Role of epaq, a previously uncharacterized enterococcus faecalis gene, in biofilm development and antimicrobial resistance

Michelle L. Korir, Jennifer L. Dale, Gary M. Dunny

Research output: Contribution to journalArticlepeer-review

4 Scopus citations

Abstract

Enterococcus faecalis is a commensal of the human gastrointestinal tract; it is also an opportunistic pathogen and one of the leading causes of hospitalacquired infections. E. faecalis produces biofilms that are highly resistant to antibiotics, and it has been previously reported that certain genes of the epa operon contribute to biofilm-associated antibiotic resistance. Despite several studies examining the epa operon, many gene products of this operon remain annotated as hypothetical proteins. Here, we further explore the epa operon; we identified epaQ, currently annotated as encoding a hypothetical membrane protein, as being important for biofilm formation in the presence of the antibiotic daptomycin. Mutants with disruptions of epaQ were more susceptible to daptomycin relative to the wild type, suggesting its importance in biofilm-associated antibiotic resistance. Furthermore, the ΔepaQ mutant exhibited an altered biofilm architectural arrangement and formed small aggregates in liquid cultures. Our cumulative data show that epa mutations result in altered polysaccharide content, increased cell surface hydrophobicity, and decreased membrane potential. Surprisingly, several epa mutations significantly increased resistance to the antibiotic ceftriaxone, indicating that the way in which the epa operon impacts antibiotic resistance is antibiotic dependent. These results further define the key role of epa in antibiotic resistance in biofilms and in biofilm architecture.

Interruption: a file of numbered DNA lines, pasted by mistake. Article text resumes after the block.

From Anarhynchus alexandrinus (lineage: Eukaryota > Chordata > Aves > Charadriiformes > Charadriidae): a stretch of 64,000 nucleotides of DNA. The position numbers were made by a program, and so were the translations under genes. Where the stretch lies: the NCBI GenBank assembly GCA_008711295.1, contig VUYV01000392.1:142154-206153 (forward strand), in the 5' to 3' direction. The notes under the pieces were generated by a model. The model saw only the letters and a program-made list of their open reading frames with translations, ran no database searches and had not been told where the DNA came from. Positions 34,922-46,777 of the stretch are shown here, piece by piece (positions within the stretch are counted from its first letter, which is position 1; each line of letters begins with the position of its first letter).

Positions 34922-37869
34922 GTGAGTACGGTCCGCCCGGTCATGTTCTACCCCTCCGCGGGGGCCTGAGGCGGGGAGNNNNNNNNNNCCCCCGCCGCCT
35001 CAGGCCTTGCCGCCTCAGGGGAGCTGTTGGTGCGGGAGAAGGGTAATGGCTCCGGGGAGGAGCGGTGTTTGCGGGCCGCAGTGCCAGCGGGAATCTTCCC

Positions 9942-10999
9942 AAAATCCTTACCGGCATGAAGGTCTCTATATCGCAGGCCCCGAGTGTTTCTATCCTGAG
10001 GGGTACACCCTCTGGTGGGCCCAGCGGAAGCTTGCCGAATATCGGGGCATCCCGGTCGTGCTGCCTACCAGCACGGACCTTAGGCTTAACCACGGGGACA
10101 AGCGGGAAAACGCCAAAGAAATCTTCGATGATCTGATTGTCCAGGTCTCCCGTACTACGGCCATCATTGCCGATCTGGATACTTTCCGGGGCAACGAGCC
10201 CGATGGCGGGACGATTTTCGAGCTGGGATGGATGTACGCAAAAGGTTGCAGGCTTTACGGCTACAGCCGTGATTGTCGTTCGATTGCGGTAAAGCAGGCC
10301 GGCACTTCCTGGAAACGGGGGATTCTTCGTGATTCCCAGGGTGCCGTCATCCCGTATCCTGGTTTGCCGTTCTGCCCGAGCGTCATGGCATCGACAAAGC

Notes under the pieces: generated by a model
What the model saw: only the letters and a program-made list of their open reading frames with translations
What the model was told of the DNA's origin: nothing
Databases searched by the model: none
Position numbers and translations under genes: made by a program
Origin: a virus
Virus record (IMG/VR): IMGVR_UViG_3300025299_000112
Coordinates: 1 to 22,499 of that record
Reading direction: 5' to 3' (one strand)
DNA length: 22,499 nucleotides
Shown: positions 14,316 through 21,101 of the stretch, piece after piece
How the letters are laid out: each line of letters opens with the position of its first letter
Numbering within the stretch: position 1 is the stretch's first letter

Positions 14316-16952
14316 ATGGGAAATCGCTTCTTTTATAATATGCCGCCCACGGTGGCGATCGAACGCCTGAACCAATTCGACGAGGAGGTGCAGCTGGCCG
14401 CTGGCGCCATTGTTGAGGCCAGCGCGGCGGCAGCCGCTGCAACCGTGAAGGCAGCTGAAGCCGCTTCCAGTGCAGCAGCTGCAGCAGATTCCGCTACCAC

Original languageEnglish (US)
Article numbere00078-19
JournalJournal of bacteriology
Volume201
Issue number18
DOIs
StatePublished - Sep 1 2019

Bibliographical note

Funding Information:
This work was supported by the National Institutes of Health (grant AI122742) as well as the NIH’s National Center for Advancing Translational Sciences (grants TL1R002493 and UL1TR002494). Parts of this work were carried out in the Characterization Facility at the University of Minnesota, which receives partial support from the National Science Foundation (NSF) through the MRSEC program. Polysaccharide composition analysis was supported by the Chemical Sciences, Geosciences and Biosciences Division, Office of Basic Energy Sciences, U.S. Department of Energy grant (DESC0015662) at the Center for Plant and Microbial Complex Carbohydrates in the Complex Carbohydrate Research Center (CCRC) at the University of Georgia.

Funding Information:
We thank Julia Willett for providing the attachment assay and eDNA quantification protocols and Aaron Barnes for guidance with microscopy. This work was supported by the National Institutes of Health (grant AI122742) as well as the NIH's National Center for Advancing Translational Sciences (grants TL1R002493 and UL1TR002494). Parts of this work were carried out in the Characterization Facility at the University of Minnesota, which receives partial support from the National Science Foundation (NSF) through the MRSEC program. Polysaccharide composition analysis was supported by the Chemical Sciences, Geosciences and Biosciences Division, Office of Basic Energy Sciences, U.S. Department of Energy grant (DESC0015662) at the Center for Plant and Microbial Complex Carbohydrates in the Complex Carbohydrate Research Center (CCRC) at the University of Georgia. The content of this article is solely the responsibility of the authors and does not necessarily represent the official views of the NIH, NSF, or CCRC.

Publisher Copyright:
© 2019 American Society for Microbiology.

Keywords

  • Cell wall polysaccharide
  • Cell wall stress
  • Functional genomics
  • Intrinsic resistance to antibiotics

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